“They never bothered with arguments about currency and fiscal black holes in Slovakia or Slovenia before independence because it was about something much more important: freedom. Ultimately, the case for independence will always stand or fall on a nation’s desire for autonomy, not marginal economic gain.”

Perhaps that’s why Brexit hasn’t yet become a political game-changer. It’s not just that predicted economic problems haven’t yet materialised.

It could be that economic difficulties will never be enough on their own to convince swithering voters of the case for taking a different route via Scottish independence.

Who knows? Some Scots are looking enviously at Catalonia this week, after news that their government intends to declare independence unilaterally if there’s a Yes vote in their referendum on October 1. The Catalan economy has consistently performed above the Spanish average, but their national confidence comes from cultural and linguistic strength too.

There are an unbelievable 600 media outlets in the Catalan language and their government has supported them with €181 million worth of grants and advertising since 2008, according to the daily newspaper El Mundo.

If Scotland cannot reproduce this kind of support, the independence movement must consider how to make up for its absence.

Because part of the reason Brexit isn’t putting the fear of God into Scottish voters is the way the UK press and media are suppressing or interpreting the details.

The average punter can’t see banks quietly leaving London, we don’t automatically associate higher fresh fruit prices with a shortage of Europeans picking crops and if we are healthy enough, we don’t believe nursing shortages are exacerbated by stay-away EU nationals. The average Scot doesn’t have a feel for macro-economic problems unless they are spelled out in big banner headlines – and we aren’t likely to see many of them in the Brexit-supporting Murdoch press. Ironically though, the City of London does get it.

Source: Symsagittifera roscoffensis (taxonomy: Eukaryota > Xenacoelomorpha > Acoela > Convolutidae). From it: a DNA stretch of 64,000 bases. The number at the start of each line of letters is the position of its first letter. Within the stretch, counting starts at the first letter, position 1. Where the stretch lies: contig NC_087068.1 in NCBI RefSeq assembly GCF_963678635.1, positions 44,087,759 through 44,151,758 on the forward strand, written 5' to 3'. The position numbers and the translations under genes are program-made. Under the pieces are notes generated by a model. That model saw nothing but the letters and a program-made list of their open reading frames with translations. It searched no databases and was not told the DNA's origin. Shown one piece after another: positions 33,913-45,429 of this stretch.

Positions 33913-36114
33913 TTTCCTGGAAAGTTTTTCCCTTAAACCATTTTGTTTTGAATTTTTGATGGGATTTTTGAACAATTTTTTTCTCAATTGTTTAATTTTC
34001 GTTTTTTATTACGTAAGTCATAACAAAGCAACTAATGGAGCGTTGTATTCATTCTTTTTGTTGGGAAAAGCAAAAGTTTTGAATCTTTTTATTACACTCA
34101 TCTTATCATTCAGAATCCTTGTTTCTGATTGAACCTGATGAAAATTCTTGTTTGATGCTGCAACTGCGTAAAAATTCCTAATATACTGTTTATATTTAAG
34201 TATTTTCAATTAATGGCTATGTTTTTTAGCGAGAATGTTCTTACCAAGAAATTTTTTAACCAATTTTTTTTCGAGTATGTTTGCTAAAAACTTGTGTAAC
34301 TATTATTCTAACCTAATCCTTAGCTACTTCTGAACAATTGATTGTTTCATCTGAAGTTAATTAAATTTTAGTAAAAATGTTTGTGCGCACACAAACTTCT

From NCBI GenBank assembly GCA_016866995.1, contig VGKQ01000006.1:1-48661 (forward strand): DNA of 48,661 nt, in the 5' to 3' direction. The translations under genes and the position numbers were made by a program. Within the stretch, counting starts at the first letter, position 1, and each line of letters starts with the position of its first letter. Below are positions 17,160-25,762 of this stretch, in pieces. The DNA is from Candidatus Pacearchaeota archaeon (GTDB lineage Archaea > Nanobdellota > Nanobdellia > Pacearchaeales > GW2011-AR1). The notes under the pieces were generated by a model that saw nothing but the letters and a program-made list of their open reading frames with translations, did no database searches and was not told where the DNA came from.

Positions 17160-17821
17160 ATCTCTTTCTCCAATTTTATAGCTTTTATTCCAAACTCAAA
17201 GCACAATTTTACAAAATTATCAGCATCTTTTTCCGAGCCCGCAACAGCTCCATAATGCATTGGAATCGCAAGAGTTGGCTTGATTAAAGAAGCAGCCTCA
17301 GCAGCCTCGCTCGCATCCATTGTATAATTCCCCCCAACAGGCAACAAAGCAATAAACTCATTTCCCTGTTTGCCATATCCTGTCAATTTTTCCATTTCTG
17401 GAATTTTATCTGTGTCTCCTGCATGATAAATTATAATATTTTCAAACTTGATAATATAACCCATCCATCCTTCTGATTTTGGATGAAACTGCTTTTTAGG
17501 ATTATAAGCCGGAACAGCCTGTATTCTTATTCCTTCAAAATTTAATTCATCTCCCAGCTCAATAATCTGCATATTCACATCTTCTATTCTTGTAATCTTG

While Scots are still uncertain about the long-run implications of Brexit, City bankers are preparing to bypass the UK Government and start negotiations on their own. You’d hardly believe this if it didn’t come from that pillar of the Establishment, the Financial Times. According to them, a delegation led by former City minister Mark Hoban is seeking some form of free trade deal for financial services.

Jings. If the Scottish financial sector issued such a very public vote of no confidence in the trade plans of our Government, there would be uproar. This move by top bankers is clear evidence that the much predicted Brexit free-for-all is well and truly under way. First it was Nissan, then fruit growers in East Anglia, then Ireland and now the City of London – all trying to find bespoke deals to save themselves from Brexit related disaster. There’s been relatively little criticism about these parts of the country and industrial sectors that are trying to strike special deals (OK, Nissan took a bit of a pasting but that quickly subsided). By contrast, opposition parties in Scotland and most of the media have filled two election campaigns with relentless criticism of the Scottish Government’s attempt to negotiate a differentiated Brexit deal with Westminster that lets Scotland remain in the EU single market. They’ve also poured scorn on the suggestion that Scottish Ministers should be at the Brexit negotiating table and descended into near collective hysteria over the notion that Brexit might be so damaging for Scotland that a lifeboat (allowing Scots to opt out of the self-harming UK) might reasonably be checked for seaworthiness right now.

So the latest GDP figures are not game-changing in themselves. But if they encourage Scots to question the one-sided narrative on our economic prospects, they are definitely cause for celebration.